16/06/2011 - 00:00

More cemetries, land live issue for board

16/06/2011 - 00:00

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After just three months in the top job, Metropolitan Cemeteries Board chief executive Peter Deague is quietly confident the board will secure land from the state government to develop at least three new cemeteries in the metropolitan area to meet demand f

More cemetries, land live issue for board

After just three months in the top job, Metropolitan Cemeteries Board chief executive Peter Deague is quietly confident the board will secure land from the state government to develop at least three new cemeteries in the metropolitan area to meet demand for the next 20 years.

Cemeteries do not feature prominently in popular planning debate and yet we all expect to have this vital infrastructure almost on our doorstep when we need it.

It’s an issue that has been at the forefront of Mr Deague’s mind for more than a decade after the board lost 60 hectares of land to the government’s land conservation initiative, Bush Forever.

The loss of these holdings in Midland, Guildford and Pinnaroo was the catalyst for a major review, which identified a 250ha shortfall in the board’s land holdings.

Urban infill has also had a significant impact on the availability of land for cemeteries in established suburban areas and, despite adopting a “grave renewal” strategy, which freed up land between graves for new burials, the board needed to develop at least three new cemeteries to service the population out to 2031.

Mr Deague said without this renewal process Karrakatta Cemetery would have closed for new burials as far back as 2003.

The government and the WA Planning Commission have already worked with the board to find a 40ha site at the former Whitby Falls hospital south of Armadale as well as 100ha near Whiteman Park.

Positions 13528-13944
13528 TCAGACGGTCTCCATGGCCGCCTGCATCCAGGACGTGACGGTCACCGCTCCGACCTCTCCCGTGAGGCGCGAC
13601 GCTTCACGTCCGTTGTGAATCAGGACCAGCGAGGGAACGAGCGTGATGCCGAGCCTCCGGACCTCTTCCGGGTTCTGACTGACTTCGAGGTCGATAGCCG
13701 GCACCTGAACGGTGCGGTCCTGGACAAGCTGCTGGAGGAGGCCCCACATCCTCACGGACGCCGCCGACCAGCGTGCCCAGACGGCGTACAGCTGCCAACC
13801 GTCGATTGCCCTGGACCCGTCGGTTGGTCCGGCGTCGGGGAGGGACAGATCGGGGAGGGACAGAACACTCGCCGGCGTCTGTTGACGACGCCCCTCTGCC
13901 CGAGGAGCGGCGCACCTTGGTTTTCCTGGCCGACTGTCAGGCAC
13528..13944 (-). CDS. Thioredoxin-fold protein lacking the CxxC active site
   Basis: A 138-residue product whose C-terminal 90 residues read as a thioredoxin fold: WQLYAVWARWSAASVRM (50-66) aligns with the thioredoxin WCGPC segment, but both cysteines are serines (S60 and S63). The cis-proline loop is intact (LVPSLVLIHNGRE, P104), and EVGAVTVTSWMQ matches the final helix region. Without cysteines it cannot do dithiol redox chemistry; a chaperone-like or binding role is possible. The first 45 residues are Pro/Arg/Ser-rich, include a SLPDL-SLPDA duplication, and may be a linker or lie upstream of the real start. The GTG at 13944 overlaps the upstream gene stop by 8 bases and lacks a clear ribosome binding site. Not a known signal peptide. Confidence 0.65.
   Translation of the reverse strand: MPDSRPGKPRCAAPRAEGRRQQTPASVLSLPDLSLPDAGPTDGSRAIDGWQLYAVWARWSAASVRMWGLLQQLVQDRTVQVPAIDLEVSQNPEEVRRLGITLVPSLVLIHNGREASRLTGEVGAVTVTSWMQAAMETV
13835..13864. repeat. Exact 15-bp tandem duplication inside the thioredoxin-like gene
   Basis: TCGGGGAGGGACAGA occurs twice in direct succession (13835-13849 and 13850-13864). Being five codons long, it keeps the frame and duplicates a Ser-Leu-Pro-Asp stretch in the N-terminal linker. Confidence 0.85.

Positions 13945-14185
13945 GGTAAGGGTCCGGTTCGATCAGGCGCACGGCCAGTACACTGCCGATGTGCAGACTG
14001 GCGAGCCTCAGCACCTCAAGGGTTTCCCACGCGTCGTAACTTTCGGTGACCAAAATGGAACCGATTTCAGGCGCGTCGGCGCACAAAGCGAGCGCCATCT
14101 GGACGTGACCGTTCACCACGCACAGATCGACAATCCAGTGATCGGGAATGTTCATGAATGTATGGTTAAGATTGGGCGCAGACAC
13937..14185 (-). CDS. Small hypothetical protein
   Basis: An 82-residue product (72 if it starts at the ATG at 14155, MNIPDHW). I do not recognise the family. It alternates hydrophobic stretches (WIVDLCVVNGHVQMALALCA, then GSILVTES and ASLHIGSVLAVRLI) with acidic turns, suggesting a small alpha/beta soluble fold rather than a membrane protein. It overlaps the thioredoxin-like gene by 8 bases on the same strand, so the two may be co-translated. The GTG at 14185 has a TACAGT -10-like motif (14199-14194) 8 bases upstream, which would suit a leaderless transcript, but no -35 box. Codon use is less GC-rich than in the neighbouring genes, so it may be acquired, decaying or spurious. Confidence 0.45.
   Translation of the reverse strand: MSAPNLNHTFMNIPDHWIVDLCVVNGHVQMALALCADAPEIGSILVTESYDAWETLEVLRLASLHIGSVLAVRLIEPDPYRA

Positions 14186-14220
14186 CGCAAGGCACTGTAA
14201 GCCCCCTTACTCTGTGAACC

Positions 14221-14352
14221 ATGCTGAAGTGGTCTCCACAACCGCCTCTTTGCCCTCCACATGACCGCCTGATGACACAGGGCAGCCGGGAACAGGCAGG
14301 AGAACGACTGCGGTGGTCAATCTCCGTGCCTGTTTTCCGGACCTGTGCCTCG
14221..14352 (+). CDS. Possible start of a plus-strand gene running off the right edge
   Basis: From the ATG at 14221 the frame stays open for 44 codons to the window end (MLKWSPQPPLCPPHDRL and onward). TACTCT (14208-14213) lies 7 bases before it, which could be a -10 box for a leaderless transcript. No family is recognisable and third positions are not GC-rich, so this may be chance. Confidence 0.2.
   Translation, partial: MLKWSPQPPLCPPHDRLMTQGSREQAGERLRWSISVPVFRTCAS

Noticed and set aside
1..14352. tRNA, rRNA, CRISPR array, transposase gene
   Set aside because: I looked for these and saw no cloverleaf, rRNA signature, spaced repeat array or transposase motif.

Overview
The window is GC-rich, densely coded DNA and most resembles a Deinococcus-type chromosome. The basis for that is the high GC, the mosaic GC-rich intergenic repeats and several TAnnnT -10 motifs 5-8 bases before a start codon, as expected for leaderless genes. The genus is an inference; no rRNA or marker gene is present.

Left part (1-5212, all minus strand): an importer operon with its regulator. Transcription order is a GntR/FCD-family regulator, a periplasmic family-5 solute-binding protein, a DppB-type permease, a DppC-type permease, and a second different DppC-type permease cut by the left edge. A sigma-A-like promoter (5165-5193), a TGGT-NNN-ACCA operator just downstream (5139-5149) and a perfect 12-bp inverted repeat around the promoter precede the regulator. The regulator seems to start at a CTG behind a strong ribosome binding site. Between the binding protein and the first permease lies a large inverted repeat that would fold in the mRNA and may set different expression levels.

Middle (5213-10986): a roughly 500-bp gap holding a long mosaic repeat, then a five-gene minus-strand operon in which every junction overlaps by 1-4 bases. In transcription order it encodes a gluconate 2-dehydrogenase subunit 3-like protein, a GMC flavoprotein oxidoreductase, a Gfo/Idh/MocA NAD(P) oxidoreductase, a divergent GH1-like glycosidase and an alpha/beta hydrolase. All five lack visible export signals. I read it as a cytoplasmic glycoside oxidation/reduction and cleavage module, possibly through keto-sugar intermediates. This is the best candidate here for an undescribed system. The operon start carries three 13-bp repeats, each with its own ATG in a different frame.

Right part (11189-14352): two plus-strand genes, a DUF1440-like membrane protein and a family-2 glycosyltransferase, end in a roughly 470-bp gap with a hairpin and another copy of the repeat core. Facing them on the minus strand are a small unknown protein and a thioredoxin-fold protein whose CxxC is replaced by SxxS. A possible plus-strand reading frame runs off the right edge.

The board is also hopeful it can secure land from the government in the busy northern corridor to develop a new cemetery to service that area as well.

The former director of planning and operations for the MCB, Mr Deague said the board was focused on keeping the cost of funerals down and this was only possible if the government could work with it to find parcels of land.

At first glance, 250ha of land does not sound like a huge landholding but the board needed big parcels within close proximity to the suburban population and it could not afford to buy land without increasing the cost of funerals.

“Unless we plan for this now and unless land is set aside for cemeteries, when Perth develops into a larger community, communities won’t be able to reach a cemetery within 30-45 minutes,” Mr Deague said.

He said the flow-on effect of this was far reaching because people would stop attending funeral services if they had to travel long distances to get to a cemetery.

It was an issue the board grappled with particularly when its very conservative modelling revealed land acquisition costs would add at least $50 to the cost of a funeral and that figure did not include the additional impost of developing the necessary cemetery infrastructure such as chapels and memorial gardens.

After working closely with the WA Planning Commission and the Department of Planning, the board was presented with a number of land sites for redevelopment as cemeteries.

“The WA Planning Commission and the Department of Planning have been exceptionally helpful in assisting the MCB and our Minister, (John) Castrilli, in achieving those community objectives,” Mr Deague said.

“They have been able to set aside land at Whitby Falls for the south-eastern urban community, which covers Serpentine-Jarrahdale and Armadale-Gosnells.”

The transfer of the land, which was part of the old Whitby Falls hospital, is imminent and a new cemetery will be developed on the site to service this fast-growing sector.

Mr Deague said there was broad community support for the development of new cemeteries in the major growth corridors, which he said reflected the important role cemeteries played in the community.

The board is also working with the City of Swan on a proposal for a site adjoining Whiteman Park.

This 100ha government-owned land has been earmarked for a new cemetery, with a regional sporting facility on an adjoining piece of land.

“The other area that I need to look at is in the north-western urban corridor where a significant amount of growth is planned,” Mr Deague said.

The board has looked at a couple of parcels of land in this area and it expects to secure something in the Alkimos area, which along with the Whitby Falls site and the Whiteman Park property, will completely cover the 250ha shortfall it initially identified.

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